Thoughts for Thanksgiving
By Rabbi Marc D. Angel
President George Washington proclaimed Thursday November 26, 1789 as a day of national thanksgiving to God "for His kind care and protection of the people of this country previous to their becoming a nation; for the signal and manifold mercies, and the favorable interpositions of His providence in the course and conclusion of the late war; for the great degreee of tranquility, union, and plenty which we have since enjoyed; for the peaceable and rational manner in which we have been enabled to establish constitutions of government for our safety and happiness, and particularly the national one now lately instituted; for the civil and religious liberty with which we are blessed, and the means we have of acquiring and diffusing useful knowledge; and, in general, for all the great and various favors which He has been pleased to confer upon us."
The Jewish communities in the United States of that time rejoiced in the role they played in establishing this new country. Already in 1784, leaders of CongregationShearith Israel in New York City (founded 1654) had sent a letter to Governor George Clinton on behalf of "the ancient congregation of Israelites" in which they said: "Though the society we belong to is but small, when compared with other religious societies, yet we flatter ourselves that none has manifested a more zealous attachment to the sacred cause of America in the late war with Great Britain....And we now look forward with pleasure to the happy days we expect to enjoy under a constitution wisely framed to preserve the inestimable blessings of civil and religious liberty."
A new country was born, and the Jews had participated in its formation. They were equal citizens in the United States. This was not true of Jews in any country in Europe or in the Muslim world. American Jews were the first in the history of the diaspora to be citizens on an equal footing with their non-Jewish neighbors, and to have actually participated in fighting for the independence of a new nation.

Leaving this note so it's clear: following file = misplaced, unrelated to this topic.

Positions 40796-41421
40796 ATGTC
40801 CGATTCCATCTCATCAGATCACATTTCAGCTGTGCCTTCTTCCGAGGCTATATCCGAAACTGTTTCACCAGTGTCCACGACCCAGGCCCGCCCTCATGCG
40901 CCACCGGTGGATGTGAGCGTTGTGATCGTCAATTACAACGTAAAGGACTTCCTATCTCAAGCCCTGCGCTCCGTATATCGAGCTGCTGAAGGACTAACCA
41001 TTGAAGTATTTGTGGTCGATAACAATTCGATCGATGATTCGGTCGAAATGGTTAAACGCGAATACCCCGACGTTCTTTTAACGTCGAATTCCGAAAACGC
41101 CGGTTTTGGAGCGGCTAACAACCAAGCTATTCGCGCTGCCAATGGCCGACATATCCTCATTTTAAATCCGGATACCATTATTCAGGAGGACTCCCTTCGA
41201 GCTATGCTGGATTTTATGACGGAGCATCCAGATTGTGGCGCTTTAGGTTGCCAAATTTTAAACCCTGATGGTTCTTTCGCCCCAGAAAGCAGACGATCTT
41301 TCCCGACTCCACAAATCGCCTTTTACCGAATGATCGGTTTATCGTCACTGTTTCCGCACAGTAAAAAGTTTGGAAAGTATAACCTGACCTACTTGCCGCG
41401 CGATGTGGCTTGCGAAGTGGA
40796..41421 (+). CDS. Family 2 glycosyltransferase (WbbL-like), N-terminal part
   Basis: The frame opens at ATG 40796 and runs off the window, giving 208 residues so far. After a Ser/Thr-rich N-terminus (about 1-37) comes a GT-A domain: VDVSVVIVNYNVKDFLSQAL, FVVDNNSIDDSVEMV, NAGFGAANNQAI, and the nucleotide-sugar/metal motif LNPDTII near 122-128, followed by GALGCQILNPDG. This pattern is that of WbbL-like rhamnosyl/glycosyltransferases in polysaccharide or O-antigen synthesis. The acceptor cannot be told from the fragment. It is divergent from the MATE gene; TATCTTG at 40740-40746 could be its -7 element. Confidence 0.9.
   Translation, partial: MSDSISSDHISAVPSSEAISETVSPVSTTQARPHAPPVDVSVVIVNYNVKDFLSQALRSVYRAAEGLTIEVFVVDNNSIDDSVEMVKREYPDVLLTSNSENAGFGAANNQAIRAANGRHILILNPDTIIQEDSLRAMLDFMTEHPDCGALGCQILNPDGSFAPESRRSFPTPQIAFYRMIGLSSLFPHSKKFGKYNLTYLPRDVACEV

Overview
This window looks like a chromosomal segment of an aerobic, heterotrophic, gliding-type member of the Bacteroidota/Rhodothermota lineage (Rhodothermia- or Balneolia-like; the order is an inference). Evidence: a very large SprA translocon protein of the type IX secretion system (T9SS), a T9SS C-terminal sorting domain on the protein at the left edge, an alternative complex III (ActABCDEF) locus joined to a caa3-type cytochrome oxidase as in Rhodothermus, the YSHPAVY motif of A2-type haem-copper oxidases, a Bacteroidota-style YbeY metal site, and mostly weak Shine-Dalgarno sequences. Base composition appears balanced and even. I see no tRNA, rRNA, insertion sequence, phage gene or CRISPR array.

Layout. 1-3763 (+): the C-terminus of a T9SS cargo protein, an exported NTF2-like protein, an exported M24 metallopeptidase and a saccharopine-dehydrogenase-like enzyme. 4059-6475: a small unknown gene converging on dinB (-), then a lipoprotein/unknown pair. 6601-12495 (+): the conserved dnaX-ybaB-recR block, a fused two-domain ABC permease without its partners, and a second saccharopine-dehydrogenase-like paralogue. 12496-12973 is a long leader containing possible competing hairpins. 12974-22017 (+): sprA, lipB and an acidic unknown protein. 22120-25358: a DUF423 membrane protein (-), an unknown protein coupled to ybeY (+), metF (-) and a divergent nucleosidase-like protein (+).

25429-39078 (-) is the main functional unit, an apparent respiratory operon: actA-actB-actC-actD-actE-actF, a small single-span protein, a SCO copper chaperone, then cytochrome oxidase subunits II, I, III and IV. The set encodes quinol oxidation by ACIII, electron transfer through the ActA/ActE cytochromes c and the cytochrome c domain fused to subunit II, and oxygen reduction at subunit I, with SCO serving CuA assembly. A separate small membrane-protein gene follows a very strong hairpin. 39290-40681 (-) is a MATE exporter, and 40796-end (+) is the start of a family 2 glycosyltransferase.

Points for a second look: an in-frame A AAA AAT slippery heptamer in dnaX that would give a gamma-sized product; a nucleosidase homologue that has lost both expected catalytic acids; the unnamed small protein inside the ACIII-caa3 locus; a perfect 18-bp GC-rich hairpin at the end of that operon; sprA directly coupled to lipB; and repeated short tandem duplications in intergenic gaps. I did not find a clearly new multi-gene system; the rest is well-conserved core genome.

When President Washington called for a day of Thanksgiving, Jews observed this day with joy and pride. At Shearith Israel in New York, the Rev. Gershom Mendes Seixas arranged a suitable service of prayer, and delivered an address in which he called upon Jews "to support that government which is founded upon the strictest principles of equal liberty and justice."
In subsequent years, days of Thanksgiving were similarly celebrated at Shearith Israel and the other early Jewish congregations. These days were invariably proclaimed in the name of the American people, and were meant to be observed by each citizen according to his or her own faith. In 1817, New York State established an annual observance of Thanksgiving Day. Shearith Israel held services on each subsequent year--except 1849 and 1854. In those two years, the Governor of the State had addressed his proclamation specifically to "a Christian people" instead of to Americans of all faiths. Other than these two years, Thanksgiving has been proclaimed for all Americans, each according to his and her own faith.
It is sometimes heard in Orthodox Jewish circles that Thanksgiving Day is a "non-Jewish holiday" and should not be observed by religious Jews. This view is historically wrong and morally dubious. Thanksgiving Day is a national American holiday for all residents of the United States, of all religions. Jews participated in Thanksgiving from the very beginning of the United States' history. This national holiday belongs to Jews as to all other Americans. It is altogether fitting that Jews join fellow Americans in observing a day of Thanksgiving to the Almighty for all the blessings He has bestowed upon this country. Jews, in particular, have much reason to thank God for the opportunities and freedoms granted to us in the United States.
In his famous letter to the Jewish community of Newport in 1790, President Washington wrote: "May the children of the stock of Abraham who dwell in this land continue to merit and enjoy the good will of the other inhabitants--while every one shall sit in safety under his own vine and fig tree and there shall be none to make him afraid." These are words, expressive of the American spirit at its best, for which we can be thankful.
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